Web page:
Table of Contents
- What is the pelvic floor?
- What is the significance of the pelvic floor?
- What is pelvic floor rehabilitation?
- 3 conditions for which women benefit from rehabilitation
The pelvic floor is a collection of ligaments, muscles, tendons, nerves and connective tissue that serves as the pelvic area’s foundation and support. The pelvic floor in women supports the bladder at the front, the uterus at the top, and the vagina and rectum at the rear. The pelvic floor in men supports the bladder, bowel, urethra and rectum. These organs’ entrances (the urethra from the bladder and the anus from the bowel) enter through the pelvic floor. The pelvic floor muscles link to the pubic bone in the front and the tail bone in the back (both men and women).
The pelvic floor is responsible for “keeping these organs in place” and plays an important role in bladder and bowel control in both men and women. It can also be beneficial to both men’s and women’s sexual health. Weakened pelvic floor muscles in males might lead to erectile dysfunction; constricted pelvic floor muscles in women can cause discomfort during intercourse. Urinary dysfunction can affect both men and women, especially adult and adolescent athletes who engage in high-impact sports.
Pelvic floor physical therapy (PFPT) is a methodical strategy to strengthen the pelvic muscles. These pelvic floor muscles are vital tissues in the pelvis which maintain the female pelvic organs (uterus, rectum and bladder) and employ many of the same concepts as physical therapy for other muscles in the body that have been injured. Pelvic muscles may be harmed due to childbirth, previous surgery, aging and a variety of other circumstances.
Millions of men have erectile dysfunction (ED), a widespread and rising disease. ED can be caused by a variety of mental and physical disorders including diabetes, hypertension, obesity, stress, anxiety and depression, to mention a few.
A healthcare expert might prescribe medication to help you obtain or keep an erection momentarily, but physical therapy is another option which can help minimize or eliminate your discomfort. Pelvic floor physical therapy is an excellent place to begin for men who have erectile dysfunction. Rehabilitation treatments include non-invasive, simple, painless and economical procedures.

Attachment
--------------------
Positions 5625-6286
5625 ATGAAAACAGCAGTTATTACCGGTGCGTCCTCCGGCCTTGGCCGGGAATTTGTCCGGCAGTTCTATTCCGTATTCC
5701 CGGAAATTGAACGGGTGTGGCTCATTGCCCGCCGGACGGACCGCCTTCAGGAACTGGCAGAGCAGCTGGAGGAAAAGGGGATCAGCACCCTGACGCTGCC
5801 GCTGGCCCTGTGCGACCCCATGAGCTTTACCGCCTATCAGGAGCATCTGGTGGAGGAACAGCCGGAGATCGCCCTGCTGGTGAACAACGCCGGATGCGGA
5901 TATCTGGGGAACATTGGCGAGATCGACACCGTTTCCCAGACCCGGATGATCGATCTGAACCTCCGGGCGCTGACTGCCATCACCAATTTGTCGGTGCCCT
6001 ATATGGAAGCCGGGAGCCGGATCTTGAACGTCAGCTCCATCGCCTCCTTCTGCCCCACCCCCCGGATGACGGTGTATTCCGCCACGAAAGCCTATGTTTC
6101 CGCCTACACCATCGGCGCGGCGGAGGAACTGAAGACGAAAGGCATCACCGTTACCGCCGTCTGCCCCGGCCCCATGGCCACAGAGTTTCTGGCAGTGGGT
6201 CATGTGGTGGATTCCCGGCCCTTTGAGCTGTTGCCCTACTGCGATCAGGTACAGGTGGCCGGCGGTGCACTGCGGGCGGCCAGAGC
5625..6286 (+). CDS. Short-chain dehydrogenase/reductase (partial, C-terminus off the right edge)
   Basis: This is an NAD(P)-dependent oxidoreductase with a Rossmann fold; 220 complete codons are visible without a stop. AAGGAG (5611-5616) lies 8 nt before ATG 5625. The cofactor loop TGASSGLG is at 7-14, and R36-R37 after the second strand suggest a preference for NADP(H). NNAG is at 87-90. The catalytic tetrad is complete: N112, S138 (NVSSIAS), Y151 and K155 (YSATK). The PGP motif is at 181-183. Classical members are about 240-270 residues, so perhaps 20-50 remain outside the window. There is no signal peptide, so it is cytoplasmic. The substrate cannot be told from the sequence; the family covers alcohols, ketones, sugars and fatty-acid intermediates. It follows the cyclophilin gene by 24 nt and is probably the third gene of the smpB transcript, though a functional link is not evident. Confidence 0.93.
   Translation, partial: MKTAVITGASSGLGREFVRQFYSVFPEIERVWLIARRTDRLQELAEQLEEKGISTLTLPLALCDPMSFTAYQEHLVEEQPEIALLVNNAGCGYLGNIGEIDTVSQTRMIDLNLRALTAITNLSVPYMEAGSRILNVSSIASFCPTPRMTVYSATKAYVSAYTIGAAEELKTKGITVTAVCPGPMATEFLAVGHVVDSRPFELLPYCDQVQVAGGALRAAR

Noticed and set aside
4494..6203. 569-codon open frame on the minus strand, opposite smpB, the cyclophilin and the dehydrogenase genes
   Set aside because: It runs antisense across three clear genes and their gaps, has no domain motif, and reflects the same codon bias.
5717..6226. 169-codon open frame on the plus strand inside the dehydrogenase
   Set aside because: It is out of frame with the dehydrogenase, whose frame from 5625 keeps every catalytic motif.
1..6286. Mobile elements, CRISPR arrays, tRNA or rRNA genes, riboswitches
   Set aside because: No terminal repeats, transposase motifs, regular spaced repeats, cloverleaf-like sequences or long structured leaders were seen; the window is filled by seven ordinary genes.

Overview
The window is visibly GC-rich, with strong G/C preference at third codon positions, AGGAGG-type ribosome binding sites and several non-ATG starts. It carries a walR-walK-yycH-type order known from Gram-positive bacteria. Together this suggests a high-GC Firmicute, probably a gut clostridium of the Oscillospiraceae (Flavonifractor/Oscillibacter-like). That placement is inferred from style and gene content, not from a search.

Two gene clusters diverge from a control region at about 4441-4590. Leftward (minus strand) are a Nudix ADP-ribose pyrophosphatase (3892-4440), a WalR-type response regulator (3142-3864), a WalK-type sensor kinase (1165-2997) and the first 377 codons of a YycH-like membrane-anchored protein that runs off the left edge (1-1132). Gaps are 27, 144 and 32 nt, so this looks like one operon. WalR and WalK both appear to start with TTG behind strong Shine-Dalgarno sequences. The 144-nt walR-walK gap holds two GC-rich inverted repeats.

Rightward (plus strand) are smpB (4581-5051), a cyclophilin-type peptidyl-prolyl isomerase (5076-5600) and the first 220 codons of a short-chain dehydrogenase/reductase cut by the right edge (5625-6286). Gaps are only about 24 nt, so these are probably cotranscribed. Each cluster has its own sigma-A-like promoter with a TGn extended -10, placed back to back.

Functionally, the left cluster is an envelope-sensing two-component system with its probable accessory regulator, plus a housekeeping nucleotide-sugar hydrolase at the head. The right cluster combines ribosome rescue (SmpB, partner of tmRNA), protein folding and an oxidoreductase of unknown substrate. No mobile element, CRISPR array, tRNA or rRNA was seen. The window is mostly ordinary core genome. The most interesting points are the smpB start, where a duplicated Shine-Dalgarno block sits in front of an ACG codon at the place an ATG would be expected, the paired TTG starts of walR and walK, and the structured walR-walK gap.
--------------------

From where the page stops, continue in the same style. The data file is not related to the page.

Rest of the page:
- After childbirth / postpartum care
Women who have given birth are often administered PFPT. The extreme pressure experienced while pushing a child through the vaginal canal can strain and even tear pelvic floor muscles, resulting in weakness. These pelvic muscles are designed to support the bladder and uterus; however, overstretching or tearing these muscles causes softness and weakening. PFPT tightens these muscles, allowing them to support the bladder and uterus once again.
- Following abdominal or pelvic surgery
Scar tissue and lack of flexibility may occur as a consequence of surgery. PFPT is especially helpful after abdominal or pelvic surgery, whereby muscles can take a long time to recover. This treatment is a good option after a hysterectomy, episiotomy, colorectal surgery or C-section.
If you’re getting older, you may notice some bladder weakness and depend on incontinence pads, believing this is a typical part of the aging process. PFPT helps strengthen and raise your pelvic muscles, which will support your bladder and ureters.
In the Langley area, your best choice for pelvic floor rehabilitation is Fraser Life. Visit us online or call us at (778) 278-4755 today.